Swedish fashion chain H&M under pressure

More than a year ago, several concerned Swedish organizations asked fashion chain H&M about its plans to extend its franchise to Israel. H&M’s management denied the rumors but refused to provide written confirmation. In March, H&M unexpectedly opened a store in Tel Aviv and a second store in Jerusalem’s Malha shopping mall. The mall is built on the Palestinian village of al-Malha which was ethnically cleansed during the 1948 Nakba. In several European cities activists protested H&M’s presence in Israel.

H&M’s interest in expanding its business to Israel became clear in March 2008 when a team of top management went to Israel. According to a 14 March 2008 article in the Israeli daily Haaretz, the visit was initiated by Israel’s economic attache in Stockholm, Mordechai Ish-Shalom. In Israel, H&M’s management team met with leaders of local textile and fashion companies. Dafna Sternfeld of Israel’s Exports Institute told Haaretz that H&M was primarily interested in low-cost bathing suits and underwear made in Israel, as well as knitwear and textiles for the home. The H&M team also met with representatives from Ahava, whose beauty products are produced in a factory in the illegal Mitzpe Shalem settlement in the occupied West Bank. However, the labels on Ahava’s products sold in the EU declare that they originate from “The Dead Sea, Israel.”

Although no deal with Ahava was announced, H&M’s visit to Israel turned out to be fruitful. On 9 December 2008, H&M announced a franchise deal for opening stores with the private Israeli company, Match Retail, Ltd. Match Retail was founded by the Horesh family for the exclusive purpose of handling H&M in Israel. H&M’s CEO, Rolf Eriksen, stated that “our business concept will suit the Israeli market well.” Indeed, the first H&M stores were opened in March 2010, and will be followed by new stores in Haifa, Petah Tikva, Netanya and Rehovot.

H&M’s decision to open stores in Israel was protested by 24 organizations from Belgium, Britain, Denmark, Ireland, Sweden, Palestine and Israel. The organizations called on the company to postpone the store openings until Israel respects international law. The Palestinian Boycott, Divestment and Sanctions National Committee (BNC) also criticized H&M’s decision to invest in Israel. In its statement, the BNC declared that Palestinians and supporters of a just peace will understand H&M’s increased business activity in Israel as form of support for Israel’s violations of international law and human rights.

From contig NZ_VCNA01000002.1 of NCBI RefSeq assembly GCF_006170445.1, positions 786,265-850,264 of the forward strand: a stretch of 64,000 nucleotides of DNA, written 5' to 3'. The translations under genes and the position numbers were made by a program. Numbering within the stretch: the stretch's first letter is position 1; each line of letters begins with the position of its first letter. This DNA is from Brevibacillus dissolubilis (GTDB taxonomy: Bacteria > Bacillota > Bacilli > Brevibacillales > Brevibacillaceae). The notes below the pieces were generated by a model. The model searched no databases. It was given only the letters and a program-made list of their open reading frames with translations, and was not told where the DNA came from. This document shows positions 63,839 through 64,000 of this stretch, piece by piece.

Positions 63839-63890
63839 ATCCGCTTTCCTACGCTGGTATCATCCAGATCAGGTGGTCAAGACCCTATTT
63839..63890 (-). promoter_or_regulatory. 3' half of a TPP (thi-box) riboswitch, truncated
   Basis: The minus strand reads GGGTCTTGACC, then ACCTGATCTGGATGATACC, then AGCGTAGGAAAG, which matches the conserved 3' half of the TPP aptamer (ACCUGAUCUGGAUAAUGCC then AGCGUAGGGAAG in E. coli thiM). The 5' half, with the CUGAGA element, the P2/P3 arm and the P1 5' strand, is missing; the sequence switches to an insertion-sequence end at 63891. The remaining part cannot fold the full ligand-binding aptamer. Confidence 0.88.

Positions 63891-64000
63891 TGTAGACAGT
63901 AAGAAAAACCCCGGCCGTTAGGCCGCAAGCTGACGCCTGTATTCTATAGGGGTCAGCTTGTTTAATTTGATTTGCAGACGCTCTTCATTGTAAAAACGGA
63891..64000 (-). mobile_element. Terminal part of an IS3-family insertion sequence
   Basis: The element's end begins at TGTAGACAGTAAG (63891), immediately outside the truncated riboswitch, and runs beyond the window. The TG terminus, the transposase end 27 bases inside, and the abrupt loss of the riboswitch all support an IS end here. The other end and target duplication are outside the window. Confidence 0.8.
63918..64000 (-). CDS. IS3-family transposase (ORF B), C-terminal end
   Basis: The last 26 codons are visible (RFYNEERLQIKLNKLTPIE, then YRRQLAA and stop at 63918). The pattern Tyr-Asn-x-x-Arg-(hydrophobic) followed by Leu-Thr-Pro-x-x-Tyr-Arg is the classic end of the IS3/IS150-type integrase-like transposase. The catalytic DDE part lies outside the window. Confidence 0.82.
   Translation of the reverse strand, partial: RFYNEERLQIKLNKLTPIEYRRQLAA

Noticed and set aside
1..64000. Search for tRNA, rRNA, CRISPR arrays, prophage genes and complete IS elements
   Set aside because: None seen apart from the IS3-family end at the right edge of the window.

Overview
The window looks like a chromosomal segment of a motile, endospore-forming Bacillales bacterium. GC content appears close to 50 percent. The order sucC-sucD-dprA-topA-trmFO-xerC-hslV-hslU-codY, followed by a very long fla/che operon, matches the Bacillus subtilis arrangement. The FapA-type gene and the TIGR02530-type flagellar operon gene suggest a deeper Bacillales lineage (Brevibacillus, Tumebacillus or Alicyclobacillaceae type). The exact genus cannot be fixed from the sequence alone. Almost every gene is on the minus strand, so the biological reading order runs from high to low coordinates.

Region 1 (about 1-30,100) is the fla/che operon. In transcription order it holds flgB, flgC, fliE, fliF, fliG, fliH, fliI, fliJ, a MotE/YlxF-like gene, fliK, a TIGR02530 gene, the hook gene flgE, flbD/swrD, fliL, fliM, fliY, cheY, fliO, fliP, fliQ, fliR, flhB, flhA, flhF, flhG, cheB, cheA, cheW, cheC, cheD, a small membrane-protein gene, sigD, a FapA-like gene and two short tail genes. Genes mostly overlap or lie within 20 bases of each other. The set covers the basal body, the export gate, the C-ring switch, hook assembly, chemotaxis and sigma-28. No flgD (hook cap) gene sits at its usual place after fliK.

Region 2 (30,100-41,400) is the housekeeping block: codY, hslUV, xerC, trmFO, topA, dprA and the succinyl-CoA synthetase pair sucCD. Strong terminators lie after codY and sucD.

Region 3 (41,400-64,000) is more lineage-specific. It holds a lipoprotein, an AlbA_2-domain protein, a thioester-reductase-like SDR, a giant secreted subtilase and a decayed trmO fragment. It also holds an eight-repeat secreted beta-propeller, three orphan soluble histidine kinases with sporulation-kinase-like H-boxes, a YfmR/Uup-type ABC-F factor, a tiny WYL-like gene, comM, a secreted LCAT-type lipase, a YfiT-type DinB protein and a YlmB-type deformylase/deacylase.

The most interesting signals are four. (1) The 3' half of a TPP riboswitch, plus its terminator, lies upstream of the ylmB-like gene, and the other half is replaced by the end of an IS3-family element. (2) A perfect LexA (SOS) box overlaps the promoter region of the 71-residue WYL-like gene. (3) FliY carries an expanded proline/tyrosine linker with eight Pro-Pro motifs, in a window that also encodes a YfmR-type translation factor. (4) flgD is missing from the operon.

On 10 March 2010, when the Swedish newspaper Sydsvenskan asked H&M for a comment on the protests, the company’s press relations officer, Hacan Andersson, replied, “It is of course up to everyone to have an opinion. We take no position on religious and political issues.”

However, the Israeli Embassy in Stockholm expressed a different view, putting H&M’s enterprise in Israel in a political context. On its website, the embassy declared in Swedish that “In these days when the resumption of negotiations between Israel and the Palestinians [is] approaching, it is important to support the parties. This support can be provided in many ways. Economic cooperation is a good way to increase influence and use influence. H&M’s establishment in Israel is not only a good investment but also an investment in the peace process in the region.” This statement was not available on the English section of the website.

H&M’s store in Jerusalem is built on the Palestinian village of al-Malha, which was ethnically cleansed in 1948 and whose original Palestinian inhabitants are refugees denied the right to return to their lands. Baha Hilo, grandson of a family from al-Malha, researched the expulsion of the villagers. According to Hilo, the villagers were expelled at roughly the same time as the massacre of Palestinians in the nearby village of Deir Yassin on 8 and 9 April 1948.

He states that “The Haganah militia fought with people from the village who formed [their own] militia. The older generation is proud of this resistance. When the villagers realized the war would take longer, some went back to collect blankets or valuables. The Haganah shot at them and threatened them to stay away. Around 10 people died. Most villagers from al-Malha fled to Bethlehem, some to Ramallah.” The expelled villagers were never allowed to return to al-Malha and have never received compensation for their losses.

The BNC has called for international protests leading to a boycott of H&M, particularly in the Arab world. In March, activists protested in H&M stores in the UK, Denmark, Sweden and France. Solidarity organizations and concerned citizens have sent a clear signal to H&M that they don’t want the company to do business as usual with Israel so long as Palestinians’ rights are not respected.

Adri Nieuwhof is a consultant and human rights advocate based in Switzerland.